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Possible Duplicate:
Why to use StringBuffer in Java instead of the string concatenation operator

what is the advantage or aim of doing this

int a= 42
StringBuffer sb = new StringBuffer(40); 
String s = sb.append("a = ").append(a).append("!").toString(); 

result > a = 42!

instead of

 int a= 42
 String s = "a = " + a + "!"; 
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marked as duplicate by ZoogieZork, Bozho, Robert Munteanu, Platinum Azure, The Archetypal Paul Dec 2 '10 at 16:48

This question has been asked before and already has an answer. If those answers do not fully address your question, please ask a new question.

up vote 0 down vote accepted

In your scenario, I'm not sure there is a difference b/c all of your "+" are on one line (which I believe only creates one String). In general, though, Strings are immutable objects and are not truly manipulated but rather created and discarded using StringBuffers.

So ultimately, you will have more efficient code if you use StringBuffers (and generally StringBuilders). If you google "String vs. StringBuffer vs. StringBuilder" you can find many articles detailing the statistics.

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Thanks. I googled that and read an article and it explained a lot. – code511788465541441 Dec 2 '10 at 16:53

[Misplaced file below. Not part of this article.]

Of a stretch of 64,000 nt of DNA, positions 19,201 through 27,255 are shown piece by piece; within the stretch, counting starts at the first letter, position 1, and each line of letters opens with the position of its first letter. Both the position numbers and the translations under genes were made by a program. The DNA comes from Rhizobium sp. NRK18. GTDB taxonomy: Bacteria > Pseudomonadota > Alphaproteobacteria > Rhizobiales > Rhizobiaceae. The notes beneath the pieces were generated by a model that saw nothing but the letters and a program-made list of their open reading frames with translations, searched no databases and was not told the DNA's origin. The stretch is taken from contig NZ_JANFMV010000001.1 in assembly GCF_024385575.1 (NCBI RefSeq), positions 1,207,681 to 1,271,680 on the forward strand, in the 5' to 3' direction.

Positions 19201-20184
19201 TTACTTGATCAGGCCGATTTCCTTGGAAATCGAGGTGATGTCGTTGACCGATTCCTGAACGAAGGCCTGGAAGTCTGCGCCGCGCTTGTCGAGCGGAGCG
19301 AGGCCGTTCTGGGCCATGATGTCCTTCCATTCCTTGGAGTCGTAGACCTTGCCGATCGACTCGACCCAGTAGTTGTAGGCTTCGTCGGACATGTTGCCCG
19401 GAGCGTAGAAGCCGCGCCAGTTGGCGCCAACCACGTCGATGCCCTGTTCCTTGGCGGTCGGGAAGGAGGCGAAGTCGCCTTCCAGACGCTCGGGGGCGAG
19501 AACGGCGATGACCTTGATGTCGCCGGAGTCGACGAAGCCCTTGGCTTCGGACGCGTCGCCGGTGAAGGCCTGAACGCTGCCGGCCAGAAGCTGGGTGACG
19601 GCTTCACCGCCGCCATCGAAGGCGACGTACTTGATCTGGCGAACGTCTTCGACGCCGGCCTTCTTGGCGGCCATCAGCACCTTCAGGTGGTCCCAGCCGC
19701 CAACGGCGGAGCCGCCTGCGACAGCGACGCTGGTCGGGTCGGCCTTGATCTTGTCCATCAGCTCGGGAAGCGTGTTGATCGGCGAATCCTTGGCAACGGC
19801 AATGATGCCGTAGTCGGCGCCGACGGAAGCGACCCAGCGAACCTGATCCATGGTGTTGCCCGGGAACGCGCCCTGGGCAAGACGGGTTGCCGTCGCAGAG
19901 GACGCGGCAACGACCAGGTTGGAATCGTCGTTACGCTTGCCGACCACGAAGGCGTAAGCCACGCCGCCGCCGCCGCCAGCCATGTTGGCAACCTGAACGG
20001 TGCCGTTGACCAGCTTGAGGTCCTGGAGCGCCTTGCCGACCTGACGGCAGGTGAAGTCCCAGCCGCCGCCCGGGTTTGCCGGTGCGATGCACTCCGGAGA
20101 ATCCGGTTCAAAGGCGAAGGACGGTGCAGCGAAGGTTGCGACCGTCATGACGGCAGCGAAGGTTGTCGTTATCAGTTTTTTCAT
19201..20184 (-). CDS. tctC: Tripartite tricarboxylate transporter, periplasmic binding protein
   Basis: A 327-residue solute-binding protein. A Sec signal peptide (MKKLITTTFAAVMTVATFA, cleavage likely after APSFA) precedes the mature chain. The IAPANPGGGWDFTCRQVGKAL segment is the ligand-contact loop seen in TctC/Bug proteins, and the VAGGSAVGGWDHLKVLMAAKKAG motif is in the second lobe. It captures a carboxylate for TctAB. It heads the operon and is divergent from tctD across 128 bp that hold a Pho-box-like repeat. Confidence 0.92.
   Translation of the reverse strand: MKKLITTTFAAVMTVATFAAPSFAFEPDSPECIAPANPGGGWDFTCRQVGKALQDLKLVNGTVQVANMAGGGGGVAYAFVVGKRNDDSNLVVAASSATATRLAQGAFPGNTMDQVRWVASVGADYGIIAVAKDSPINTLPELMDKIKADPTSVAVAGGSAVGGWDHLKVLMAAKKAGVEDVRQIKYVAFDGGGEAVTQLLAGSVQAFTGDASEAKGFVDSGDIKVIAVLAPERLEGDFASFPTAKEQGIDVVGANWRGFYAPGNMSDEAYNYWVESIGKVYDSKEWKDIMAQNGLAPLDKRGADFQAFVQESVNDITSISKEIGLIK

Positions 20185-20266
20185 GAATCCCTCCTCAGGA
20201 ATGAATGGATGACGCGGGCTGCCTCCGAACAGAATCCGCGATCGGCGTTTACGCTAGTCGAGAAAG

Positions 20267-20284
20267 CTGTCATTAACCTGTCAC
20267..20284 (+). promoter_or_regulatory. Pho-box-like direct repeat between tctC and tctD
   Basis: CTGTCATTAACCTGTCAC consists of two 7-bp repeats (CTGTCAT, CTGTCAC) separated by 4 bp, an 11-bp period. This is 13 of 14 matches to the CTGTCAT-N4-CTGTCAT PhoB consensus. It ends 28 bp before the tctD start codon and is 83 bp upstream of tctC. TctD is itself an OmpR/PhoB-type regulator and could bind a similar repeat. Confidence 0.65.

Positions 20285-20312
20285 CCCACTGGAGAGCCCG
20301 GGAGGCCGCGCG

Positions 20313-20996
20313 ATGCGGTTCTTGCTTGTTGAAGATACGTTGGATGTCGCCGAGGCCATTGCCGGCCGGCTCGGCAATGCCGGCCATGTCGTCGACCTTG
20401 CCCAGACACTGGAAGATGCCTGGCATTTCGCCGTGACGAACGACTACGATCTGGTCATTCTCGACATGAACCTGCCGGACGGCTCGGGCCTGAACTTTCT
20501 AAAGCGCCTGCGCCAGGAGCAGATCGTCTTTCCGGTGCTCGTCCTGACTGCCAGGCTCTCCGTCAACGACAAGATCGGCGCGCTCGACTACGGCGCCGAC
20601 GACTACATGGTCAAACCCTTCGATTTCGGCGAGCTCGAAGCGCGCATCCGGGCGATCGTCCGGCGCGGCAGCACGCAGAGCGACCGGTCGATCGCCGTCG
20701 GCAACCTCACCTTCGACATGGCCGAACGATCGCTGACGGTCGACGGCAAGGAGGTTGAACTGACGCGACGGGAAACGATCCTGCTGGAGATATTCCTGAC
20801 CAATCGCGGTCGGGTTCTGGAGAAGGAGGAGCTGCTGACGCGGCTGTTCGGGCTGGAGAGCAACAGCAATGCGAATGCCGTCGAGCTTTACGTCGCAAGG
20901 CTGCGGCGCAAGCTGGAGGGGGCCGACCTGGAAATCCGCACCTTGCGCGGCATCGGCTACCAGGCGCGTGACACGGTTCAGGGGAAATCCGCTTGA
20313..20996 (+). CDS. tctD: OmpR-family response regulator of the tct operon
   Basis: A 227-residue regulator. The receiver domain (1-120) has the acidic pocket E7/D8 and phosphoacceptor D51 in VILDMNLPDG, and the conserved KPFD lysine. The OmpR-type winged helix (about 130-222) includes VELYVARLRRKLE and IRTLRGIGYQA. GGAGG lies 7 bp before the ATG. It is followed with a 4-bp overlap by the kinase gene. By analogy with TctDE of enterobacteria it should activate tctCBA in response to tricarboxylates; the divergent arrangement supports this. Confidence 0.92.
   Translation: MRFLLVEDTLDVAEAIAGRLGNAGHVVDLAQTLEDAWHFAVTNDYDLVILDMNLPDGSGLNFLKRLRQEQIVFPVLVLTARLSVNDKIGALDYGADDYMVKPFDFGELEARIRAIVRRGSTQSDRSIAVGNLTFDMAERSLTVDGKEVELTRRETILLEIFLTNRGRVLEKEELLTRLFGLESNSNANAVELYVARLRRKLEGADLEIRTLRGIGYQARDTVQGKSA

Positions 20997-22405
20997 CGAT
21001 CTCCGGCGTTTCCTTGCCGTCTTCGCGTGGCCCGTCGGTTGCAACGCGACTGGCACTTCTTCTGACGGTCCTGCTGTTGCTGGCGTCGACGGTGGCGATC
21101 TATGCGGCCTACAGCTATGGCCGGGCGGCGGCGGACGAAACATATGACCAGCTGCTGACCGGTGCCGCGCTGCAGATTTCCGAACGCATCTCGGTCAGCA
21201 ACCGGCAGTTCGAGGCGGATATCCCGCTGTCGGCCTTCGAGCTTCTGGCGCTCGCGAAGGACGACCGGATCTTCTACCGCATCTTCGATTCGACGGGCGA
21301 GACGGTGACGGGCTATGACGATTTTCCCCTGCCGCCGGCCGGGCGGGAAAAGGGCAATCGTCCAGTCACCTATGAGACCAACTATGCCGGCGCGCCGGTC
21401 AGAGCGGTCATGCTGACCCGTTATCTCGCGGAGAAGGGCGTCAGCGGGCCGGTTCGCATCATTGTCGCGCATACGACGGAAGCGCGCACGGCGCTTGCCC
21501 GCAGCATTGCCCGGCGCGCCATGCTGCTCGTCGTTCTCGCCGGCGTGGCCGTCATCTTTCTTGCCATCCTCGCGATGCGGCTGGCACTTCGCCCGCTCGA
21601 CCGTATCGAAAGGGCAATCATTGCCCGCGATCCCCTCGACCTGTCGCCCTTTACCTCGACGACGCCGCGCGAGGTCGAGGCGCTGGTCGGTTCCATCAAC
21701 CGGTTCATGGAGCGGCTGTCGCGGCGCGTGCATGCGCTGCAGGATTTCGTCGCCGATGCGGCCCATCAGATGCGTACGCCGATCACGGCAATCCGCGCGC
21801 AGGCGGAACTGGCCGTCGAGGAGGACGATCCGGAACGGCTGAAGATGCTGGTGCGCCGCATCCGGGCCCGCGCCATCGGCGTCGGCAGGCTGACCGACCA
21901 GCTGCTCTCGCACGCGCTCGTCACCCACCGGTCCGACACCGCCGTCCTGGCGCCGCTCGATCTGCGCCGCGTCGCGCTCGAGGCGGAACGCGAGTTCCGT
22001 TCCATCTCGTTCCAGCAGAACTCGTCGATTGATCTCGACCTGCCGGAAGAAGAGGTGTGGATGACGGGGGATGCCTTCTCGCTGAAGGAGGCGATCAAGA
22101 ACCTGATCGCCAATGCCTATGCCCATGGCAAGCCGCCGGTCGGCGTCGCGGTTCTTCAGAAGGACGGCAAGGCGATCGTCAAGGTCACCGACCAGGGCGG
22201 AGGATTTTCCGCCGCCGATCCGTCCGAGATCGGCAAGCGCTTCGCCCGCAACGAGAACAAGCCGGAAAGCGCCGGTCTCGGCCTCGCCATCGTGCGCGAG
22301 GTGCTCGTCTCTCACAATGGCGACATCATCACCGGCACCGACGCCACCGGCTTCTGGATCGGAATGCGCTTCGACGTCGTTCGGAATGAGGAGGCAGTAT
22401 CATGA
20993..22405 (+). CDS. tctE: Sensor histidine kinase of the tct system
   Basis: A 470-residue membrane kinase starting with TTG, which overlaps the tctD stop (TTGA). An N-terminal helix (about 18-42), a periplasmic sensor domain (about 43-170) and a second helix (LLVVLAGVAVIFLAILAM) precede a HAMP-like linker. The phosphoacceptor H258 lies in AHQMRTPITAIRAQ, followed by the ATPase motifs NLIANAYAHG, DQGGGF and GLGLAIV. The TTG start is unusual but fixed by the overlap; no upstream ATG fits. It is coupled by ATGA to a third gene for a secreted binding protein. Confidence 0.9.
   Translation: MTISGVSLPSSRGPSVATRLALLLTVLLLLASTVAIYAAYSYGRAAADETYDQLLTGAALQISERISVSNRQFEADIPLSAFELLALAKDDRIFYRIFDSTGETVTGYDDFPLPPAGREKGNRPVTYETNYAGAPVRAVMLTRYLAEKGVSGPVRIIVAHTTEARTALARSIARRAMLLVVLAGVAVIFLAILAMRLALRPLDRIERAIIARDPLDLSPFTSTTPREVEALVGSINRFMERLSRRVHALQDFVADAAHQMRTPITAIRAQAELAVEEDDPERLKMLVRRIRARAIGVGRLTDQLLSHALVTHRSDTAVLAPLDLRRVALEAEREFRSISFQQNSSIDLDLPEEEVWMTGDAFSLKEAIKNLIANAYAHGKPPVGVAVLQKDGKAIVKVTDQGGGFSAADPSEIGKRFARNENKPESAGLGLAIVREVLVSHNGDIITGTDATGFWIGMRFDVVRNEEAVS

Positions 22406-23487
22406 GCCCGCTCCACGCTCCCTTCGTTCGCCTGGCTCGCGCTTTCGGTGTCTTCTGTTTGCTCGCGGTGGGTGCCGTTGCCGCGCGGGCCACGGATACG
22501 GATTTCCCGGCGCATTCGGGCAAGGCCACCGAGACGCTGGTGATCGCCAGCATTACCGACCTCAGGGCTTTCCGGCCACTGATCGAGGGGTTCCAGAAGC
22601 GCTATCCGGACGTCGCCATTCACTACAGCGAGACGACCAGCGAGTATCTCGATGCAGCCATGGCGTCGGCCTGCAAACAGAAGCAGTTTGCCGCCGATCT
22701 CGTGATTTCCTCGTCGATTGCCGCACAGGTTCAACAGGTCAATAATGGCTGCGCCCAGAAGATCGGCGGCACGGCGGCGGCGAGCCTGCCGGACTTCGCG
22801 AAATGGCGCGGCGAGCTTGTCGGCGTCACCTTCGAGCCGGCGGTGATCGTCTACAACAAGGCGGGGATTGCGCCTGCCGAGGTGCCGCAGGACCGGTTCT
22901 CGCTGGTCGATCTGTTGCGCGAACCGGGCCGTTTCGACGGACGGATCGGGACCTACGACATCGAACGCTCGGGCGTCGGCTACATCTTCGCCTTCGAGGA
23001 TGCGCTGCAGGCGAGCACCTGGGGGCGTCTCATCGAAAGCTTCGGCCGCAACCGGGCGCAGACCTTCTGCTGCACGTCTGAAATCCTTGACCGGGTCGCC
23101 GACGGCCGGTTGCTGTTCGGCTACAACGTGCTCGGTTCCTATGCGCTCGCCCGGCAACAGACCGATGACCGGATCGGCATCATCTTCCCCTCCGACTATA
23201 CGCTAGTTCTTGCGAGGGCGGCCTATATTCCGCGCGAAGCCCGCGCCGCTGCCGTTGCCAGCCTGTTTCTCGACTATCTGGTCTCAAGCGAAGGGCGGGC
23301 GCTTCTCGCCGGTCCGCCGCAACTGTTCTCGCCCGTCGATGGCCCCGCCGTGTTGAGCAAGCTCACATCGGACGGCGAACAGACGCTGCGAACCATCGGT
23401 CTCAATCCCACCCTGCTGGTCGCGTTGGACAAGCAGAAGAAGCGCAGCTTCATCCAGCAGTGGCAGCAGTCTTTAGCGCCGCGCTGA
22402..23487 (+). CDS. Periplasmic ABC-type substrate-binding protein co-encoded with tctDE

Efficiency. String concatenation in Java uses StringBuilders in the background anyway, so in some cases you can eke out a bit of efficiency by controlling that yourself.

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Just run the code for 10000 time and measure the time. It should be obvious. Some background-information: String is immutable while StringBuilder is not. So everytime you concatenate a String you have to copy an array.

PS: Sometimes the compiler optimizes things though. Maybe if you make your variable static final it would be just one String internally and no concatenation.

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First of all, StringBuffer is synchronized, so you would typically use StringBuilder. + has been reimplemented to use StringBuilder a while ago.

Second, as @Riggy mentioned Java actually does optimize + as long as they occur in a single expression. But if you were to do:

String s = "";
s += a;
s += b;
s += c;
s += d;

Then the effective code would become:

String s ="";
s = new StringBuilder(s).append(a).toString();
s = new StringBuilder(s).append(b).toString();
s = new StringBuilder(s).append(c).toString();
s = new StringBuilder(s).append(d).toString();

which is suboptimal to String s = new StringBuilder(s).append(a).append(b).append(c).append(d).toString();

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Because of compiler optimizations, it may or may not make any difference in your app. You'll have to run comparison speed tests to see.

But before you obsess about performance, get the program working right. "Premature optimization is the root of all evil."

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